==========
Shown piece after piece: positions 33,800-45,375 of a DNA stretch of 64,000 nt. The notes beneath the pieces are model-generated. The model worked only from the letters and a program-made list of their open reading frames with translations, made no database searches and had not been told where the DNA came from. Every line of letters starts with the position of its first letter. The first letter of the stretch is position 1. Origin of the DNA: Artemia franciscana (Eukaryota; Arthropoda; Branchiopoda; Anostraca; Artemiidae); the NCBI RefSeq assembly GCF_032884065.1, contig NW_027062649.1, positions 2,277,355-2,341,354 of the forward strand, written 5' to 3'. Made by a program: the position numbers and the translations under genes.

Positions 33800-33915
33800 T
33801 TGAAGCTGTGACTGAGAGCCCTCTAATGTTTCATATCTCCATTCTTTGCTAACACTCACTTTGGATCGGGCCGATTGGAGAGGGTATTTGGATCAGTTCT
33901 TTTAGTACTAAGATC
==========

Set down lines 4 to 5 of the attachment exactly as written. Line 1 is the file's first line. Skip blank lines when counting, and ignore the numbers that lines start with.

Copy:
33801 TGAAGCTGTGACTGAGAGCCCTCTAATGTTTCATATCTCCATTCTTTGCTAACACTCACTTTGGATCGGGCCGATTGGAGAGGGTATTTGGATCAGTTCT
33901 TTTAGTACTAAGATC